PGA Tour Confidential: AT&T National

PGA Tour Confidential: AT&T National

Bubba Watson apologized on Twitter for his comments during the French Open.
Stuart Franklin/Getty Images

Every week of the 2011 PGA Tour season, the editorial staff of the SI Golf Group will conduct an e-mail roundtable. Check in on Mondays for the unfiltered opinions of our writers and editors and join the conversation in the comments section below.

John Garrity, contributing writer, Sports Illustrated: Happy Fourth of July, panelists. The golf story of the week was Bubba Watson’s invasion of France (a NATO ally), followed by his forced retreat and remorseful tweet. (“If I offended anyone I apologize.”) This isn’t “Wait Wait … Don’t Tell Me!”, but I’m offering a sleeve of golf balls for the best account of what Bubba did at the French Open that was so objectionable.

Gary Van Sickle, senior writer, Sports Illustrated: Bubba didn’t know the names of famous places, calling the Arc de Triomphe “the arch way” and Versailles “the castle that we are staying next to.” He also criticized fans for using cellphones and cameras; gee, that never happens anywhere else. He also offended the media by declining most interview requests.

Jim Herre, managing editor, SI Golf Group: The euros have never gotten control of cellphones and cameras, but hasn’t Bubba ever played in a British Open? He should be used to it. As for the attractions of Paris, these guys go from the hotel to the course and back again, regardless if it’s the PGA Tour or the Euro tour. They’re not on vacation.

Stephanie Wei, contributor, SI Golf+: Thing is, Bubba acting like an entitled and spoiled brat and declining interviews weren’t one-time incidents that happened because he was homesick in a foreign country. He does that stuff all the time in the States, just not when the cameras are focused on him.

Ryan Reiterman, senior producer, I didn’t have a problem with the complaints about cellphones, etc, as much as the “I just want to go home” comments. He sounded like a homesick kid at summer camp.

Wei: He should have done his homework or kept his mouth shut. I mean, if a European came here and said, “Oh yeah, I saw that statue of that lady, it starts with an L,” how would Americans react? Don’t think we would have taken it too well, either. It was just embarrassing.

Garrity: Bubba wasn’t fair to Paris. That city’s got great barbecue!

Reiterman: I think Chubby Chandler’s quote on summed it up pretty well: “For a grown man to talk like that was quite pathetic.”

Van Sickle: Larry the Cable Guy goes to Paris.

Wei: Or just, a Bubba goes to Paris.

Mike Walker, senior editor, Golf Magazine: Bubba makes Clark Griswold look like James Bond.

Damon Hack, senior writer, Sports Illustrated: I wish one of Bubba’s handlers had packed a Fodor’s guide in his luggage. It’s Paris, Bubs, not the dark side of the moon.

Wei: I couldn’t help but wonder, where was Bubba’s wife during all this? She played pro basketball in Europe and in my experience has always been much more gracious and eloquent than Bubba. I wish she would have stepped in and coached him. It’ll be interesting to see how he’s received at Royal St. George’s in a week or so.

Alan Shipnuck, senior writer, Sports Illustrated: What Bubba did was act like Bubba. He’s well-known for churlish behavior, though he’s tried hard in the last year or so to be more agreeable. But the dude is moody, to say the least.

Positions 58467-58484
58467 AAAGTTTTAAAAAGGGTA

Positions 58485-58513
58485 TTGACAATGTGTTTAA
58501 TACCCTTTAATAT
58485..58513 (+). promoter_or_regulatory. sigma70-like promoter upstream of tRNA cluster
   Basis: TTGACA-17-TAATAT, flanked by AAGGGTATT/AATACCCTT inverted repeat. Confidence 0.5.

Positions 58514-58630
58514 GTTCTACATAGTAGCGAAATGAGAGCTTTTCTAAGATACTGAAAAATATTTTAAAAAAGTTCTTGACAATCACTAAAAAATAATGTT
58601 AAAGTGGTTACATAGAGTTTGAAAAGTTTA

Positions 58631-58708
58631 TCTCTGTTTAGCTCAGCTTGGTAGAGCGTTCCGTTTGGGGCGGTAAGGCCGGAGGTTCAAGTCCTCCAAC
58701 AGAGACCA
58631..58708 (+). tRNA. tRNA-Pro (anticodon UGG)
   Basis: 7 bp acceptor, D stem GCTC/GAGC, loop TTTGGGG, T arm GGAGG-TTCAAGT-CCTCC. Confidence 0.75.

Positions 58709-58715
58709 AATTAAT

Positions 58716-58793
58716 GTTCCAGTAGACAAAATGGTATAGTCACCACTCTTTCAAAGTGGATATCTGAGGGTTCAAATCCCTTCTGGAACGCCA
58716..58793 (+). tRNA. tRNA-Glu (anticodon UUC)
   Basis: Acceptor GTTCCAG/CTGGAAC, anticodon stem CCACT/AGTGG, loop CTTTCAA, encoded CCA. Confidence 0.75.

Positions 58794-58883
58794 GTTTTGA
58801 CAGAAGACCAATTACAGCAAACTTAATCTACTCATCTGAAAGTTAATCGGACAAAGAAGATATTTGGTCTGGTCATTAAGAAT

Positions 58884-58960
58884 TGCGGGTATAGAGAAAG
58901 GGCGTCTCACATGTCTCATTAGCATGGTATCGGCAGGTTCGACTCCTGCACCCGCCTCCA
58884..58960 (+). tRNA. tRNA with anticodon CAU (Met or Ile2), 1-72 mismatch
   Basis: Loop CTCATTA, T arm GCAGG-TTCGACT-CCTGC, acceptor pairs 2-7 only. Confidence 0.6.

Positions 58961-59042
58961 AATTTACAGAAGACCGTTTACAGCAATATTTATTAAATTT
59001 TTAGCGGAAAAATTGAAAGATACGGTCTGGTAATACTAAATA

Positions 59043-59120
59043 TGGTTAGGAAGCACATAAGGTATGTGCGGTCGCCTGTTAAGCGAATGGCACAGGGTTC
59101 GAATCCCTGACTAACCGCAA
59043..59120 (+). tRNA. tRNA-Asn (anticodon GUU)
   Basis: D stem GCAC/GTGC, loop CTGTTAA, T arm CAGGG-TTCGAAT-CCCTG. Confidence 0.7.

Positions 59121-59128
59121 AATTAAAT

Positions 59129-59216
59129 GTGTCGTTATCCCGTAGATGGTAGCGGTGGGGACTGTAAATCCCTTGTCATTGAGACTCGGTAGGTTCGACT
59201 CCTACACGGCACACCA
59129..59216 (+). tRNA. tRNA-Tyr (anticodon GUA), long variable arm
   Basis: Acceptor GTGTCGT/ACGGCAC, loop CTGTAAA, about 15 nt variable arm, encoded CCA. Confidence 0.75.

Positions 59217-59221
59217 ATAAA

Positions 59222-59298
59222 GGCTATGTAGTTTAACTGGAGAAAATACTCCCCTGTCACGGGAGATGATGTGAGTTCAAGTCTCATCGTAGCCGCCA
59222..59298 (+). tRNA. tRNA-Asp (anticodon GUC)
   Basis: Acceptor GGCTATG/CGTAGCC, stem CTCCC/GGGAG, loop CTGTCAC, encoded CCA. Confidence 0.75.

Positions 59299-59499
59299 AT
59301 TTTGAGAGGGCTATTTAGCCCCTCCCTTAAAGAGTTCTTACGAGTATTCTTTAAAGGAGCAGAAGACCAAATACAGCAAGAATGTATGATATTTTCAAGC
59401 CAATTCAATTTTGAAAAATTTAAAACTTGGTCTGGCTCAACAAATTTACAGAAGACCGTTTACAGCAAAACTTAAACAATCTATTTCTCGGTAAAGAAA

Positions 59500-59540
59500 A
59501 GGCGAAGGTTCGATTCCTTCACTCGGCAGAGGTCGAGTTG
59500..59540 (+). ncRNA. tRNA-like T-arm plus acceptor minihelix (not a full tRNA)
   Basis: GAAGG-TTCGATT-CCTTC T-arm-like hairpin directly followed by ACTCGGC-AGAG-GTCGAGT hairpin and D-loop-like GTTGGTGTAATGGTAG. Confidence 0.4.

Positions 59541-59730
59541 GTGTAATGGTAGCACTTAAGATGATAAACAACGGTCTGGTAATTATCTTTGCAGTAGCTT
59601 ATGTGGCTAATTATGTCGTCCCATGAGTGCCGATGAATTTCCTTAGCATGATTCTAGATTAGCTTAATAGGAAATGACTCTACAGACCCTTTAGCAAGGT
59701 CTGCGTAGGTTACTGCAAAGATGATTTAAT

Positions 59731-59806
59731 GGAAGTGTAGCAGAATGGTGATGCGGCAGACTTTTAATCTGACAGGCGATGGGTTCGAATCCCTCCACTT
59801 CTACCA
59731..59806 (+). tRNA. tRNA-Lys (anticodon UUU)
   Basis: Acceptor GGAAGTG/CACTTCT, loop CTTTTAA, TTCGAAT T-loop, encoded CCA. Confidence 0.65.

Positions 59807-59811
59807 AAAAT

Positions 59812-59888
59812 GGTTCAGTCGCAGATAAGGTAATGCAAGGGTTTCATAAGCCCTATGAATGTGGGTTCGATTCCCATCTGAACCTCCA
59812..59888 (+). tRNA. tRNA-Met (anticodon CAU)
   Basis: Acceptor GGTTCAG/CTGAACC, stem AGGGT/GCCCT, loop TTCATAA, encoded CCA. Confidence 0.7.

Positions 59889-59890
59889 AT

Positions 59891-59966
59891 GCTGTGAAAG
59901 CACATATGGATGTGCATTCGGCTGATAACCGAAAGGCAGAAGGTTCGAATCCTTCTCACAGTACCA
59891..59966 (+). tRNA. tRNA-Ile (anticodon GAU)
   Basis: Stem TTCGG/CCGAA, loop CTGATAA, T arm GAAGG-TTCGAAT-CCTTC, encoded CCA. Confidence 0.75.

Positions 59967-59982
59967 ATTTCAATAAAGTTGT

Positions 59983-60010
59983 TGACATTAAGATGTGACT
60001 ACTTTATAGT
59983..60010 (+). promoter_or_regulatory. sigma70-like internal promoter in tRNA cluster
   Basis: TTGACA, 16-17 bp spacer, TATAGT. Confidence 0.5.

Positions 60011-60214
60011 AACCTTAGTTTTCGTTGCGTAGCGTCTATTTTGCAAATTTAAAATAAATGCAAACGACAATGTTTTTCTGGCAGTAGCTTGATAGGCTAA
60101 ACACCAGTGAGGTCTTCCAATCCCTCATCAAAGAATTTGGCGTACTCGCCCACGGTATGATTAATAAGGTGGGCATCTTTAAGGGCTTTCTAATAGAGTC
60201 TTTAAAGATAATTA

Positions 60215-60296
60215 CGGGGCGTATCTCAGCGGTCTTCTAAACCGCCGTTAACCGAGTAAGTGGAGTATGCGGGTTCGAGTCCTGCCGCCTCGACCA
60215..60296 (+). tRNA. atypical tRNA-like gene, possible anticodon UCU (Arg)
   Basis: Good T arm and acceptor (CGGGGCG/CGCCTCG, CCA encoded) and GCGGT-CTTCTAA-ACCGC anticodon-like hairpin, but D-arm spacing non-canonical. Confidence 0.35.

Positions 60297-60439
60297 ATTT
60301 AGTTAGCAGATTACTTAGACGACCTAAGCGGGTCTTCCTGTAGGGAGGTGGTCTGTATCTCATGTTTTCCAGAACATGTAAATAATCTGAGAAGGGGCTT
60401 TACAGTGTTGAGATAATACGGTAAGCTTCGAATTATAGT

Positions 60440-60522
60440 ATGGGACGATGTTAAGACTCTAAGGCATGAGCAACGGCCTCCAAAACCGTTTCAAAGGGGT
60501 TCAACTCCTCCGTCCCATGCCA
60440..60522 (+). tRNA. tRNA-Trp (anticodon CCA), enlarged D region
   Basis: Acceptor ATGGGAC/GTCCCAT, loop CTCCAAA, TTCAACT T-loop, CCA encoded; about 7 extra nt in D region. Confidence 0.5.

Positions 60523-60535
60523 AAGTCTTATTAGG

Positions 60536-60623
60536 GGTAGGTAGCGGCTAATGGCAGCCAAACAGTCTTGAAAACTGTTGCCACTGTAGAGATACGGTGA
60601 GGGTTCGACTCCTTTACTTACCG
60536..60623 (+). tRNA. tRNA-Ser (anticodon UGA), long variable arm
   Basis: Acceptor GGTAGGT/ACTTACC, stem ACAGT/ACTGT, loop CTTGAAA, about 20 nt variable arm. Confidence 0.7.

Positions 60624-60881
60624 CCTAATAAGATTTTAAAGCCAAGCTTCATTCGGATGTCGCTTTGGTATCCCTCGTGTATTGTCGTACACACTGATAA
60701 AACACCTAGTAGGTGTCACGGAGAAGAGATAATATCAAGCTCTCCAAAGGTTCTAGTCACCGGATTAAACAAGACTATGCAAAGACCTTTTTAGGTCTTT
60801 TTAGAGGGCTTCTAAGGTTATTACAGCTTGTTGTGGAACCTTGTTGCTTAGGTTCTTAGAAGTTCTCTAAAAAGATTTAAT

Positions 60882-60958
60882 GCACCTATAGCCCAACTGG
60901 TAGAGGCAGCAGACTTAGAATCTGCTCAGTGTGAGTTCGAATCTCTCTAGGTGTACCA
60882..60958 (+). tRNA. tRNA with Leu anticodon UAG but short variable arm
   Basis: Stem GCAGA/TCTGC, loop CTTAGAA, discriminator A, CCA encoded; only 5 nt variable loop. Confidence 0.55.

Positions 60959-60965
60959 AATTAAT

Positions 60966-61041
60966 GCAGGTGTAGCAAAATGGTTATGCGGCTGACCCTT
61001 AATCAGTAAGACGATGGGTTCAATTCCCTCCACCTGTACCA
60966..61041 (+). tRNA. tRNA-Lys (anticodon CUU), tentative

Wei: Most of the general public didn’t know it was Bubba acting like Bubba. They all think he’s just this fun-loving, fan-friendly goofball. Christina Kim summed it up quite well via Twitter: “I don’t claim to be a redneck, then go buy a pink Ferrari and floor seats to the Suns in my true religion jeans and Louis Vuitton wallet.”

Tell us what you think: Did you find Bubba’s comments offensive, embarrassing or neither?

Garrity: What about the winner? Nick Watney, my Masters pick, now has two victories this year and a modest lead in the FedEx Cup standings. Is he as good as I think he is?

Shipnuck: Gotta love Watney’s game, long and straight and possessing no real weaknesses. Just as Rory learned from his Masters blowup, Watney has been changed by his self-immolation at last year’s PGA. He seems so comfortable and relaxed when he’s in contention now. I expect him to be a force for a long, long time.

Van Sickle: When Watney putts the way he did at AT&T and Doral, and combines that with a beautiful swing, he’s got world-beater potential.

Herre: Yes, Watney was rolling them in from everywhere. Same old story: the hot putter wins. It’s like the hot goalie in hockey.

Van Sickle: It’s the one constant in golf. The winner always putted well. With modern equipment so forgiving, putting is just about the only place to separate yourself from the field anymore. Maybe that’s why it’s so hard to dominate or even win multiple times.

Wei: I’m impressed with Watney’s composure. Choi put the pressure on, and Watney handled himself like a champ. It won’t be long until he closes out a major.

Reiterman: Don’t know why Watney doesn’t get more love. He’s been just as consistent as Kuchar this year, and Watney’s closed the deal more than Kooch.

Van Sickle: Great point, Ryan. Forget results. Watney looks much more formidable.

Hack: I love that he has two wins this year on two completely different golf courses. Kid has a game that travels.

Tell us what you think: Is Watney the best U.S. golfer right now? How good can he be?

Garrity: Tiger Woods, unable to say when his injured knee will let him play again, had to settle for ambassadorial duties at the AT&T National “Hosted by Tiger Woods.” Coincidentally, the Bob Hope Classic announced last week that Hope’s name has been taken off the California pro-am famous for its celebrity appeal and Presidential drop-ins. 1) Does this mean the tournament host is an endangered species? 2) Does Tiger have the hosting chops to challenge Hope’s half-century as an attention magnet?

Lipsey: Tiger Woods will likely never be a genuine and long-lived host of anything. Jack Nicklaus, Arnold Palmer, Bob Hope and Dinah Shore are loved and respected by the masses. Tiger, now, is not.

Shipnuck: Tiger’s role is by definition different from Jack’s and Arnie’s. He’s the benefactor, not the patriarch, so he’s never gonna get as much face-time.

Van Sickle: Tournament hosts, like tournaments, are temporary. See Sammy Davis Jr., Joe Garagiola, Danny Thomas and Dinah Shore for details.

Herre: Good move for the Tour in Palm Springs. The Hope was hopeless after the host died, and probably a few years before. Now they’ve cut it back to four days, have a long-term sponsor and are finally moving forward. Kudos to those who saved this venerable Tour stop.

Van Sickle: Coupled with RBC and Boeing signing on in Hilton Head, it’s been a pretty good last month for the PGA Tour.

Wei: Anyone see the field at the AT&T this week? Tiger, the host, is still alive, and the field wasn’t D-list, but it wasn’t A-list, either. I was told that K.J. Choi wasn’t planning on playing but Tiger asked him as a favor. I think the Tour did what it had to do to keep the Bob Hope alive. We’ll still call it the Bob Hope, regardless of the “official” name.